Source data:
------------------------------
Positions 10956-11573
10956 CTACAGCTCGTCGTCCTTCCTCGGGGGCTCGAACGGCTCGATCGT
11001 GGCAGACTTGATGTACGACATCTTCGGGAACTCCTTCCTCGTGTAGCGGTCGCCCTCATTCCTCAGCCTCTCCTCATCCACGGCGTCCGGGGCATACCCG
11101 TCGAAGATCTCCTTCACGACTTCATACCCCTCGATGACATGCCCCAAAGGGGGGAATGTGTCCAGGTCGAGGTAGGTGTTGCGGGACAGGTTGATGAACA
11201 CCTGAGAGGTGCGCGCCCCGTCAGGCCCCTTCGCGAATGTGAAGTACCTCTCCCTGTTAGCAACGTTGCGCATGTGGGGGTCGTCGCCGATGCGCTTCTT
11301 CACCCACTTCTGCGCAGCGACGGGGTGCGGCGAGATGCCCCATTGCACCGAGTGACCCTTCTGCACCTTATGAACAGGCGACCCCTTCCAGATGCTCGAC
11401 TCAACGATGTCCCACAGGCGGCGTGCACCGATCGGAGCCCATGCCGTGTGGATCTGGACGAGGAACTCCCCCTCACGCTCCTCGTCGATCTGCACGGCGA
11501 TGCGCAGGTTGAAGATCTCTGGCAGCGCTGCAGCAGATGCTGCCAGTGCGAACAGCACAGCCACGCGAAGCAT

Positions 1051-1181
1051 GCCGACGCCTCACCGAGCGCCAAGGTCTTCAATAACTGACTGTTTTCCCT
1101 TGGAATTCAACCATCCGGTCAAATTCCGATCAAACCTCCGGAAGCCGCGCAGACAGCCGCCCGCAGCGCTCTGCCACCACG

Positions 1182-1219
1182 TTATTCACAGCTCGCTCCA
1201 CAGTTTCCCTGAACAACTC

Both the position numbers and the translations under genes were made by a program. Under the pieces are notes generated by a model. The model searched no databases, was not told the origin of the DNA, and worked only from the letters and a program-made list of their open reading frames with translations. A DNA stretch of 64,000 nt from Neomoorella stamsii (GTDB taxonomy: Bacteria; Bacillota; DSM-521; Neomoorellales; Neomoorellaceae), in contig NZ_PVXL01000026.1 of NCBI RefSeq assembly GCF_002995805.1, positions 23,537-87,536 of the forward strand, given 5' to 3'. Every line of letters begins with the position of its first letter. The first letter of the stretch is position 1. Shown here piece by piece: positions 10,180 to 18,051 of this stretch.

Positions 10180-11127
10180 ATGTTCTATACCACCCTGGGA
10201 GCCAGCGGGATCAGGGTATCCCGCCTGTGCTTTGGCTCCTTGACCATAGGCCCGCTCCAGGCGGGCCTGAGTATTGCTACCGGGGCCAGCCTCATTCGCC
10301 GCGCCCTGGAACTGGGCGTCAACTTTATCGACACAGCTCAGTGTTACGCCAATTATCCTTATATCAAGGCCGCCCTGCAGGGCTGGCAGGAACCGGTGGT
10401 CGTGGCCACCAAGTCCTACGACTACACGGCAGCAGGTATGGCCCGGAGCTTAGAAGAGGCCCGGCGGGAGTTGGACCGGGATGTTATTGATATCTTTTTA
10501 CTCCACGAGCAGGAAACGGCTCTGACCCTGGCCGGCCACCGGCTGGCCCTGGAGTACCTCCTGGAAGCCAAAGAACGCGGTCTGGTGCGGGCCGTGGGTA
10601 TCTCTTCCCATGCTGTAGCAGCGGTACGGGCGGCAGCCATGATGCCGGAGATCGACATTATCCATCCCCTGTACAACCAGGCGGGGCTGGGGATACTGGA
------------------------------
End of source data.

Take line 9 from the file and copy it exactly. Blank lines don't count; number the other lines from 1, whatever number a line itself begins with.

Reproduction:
Positions 1051-1181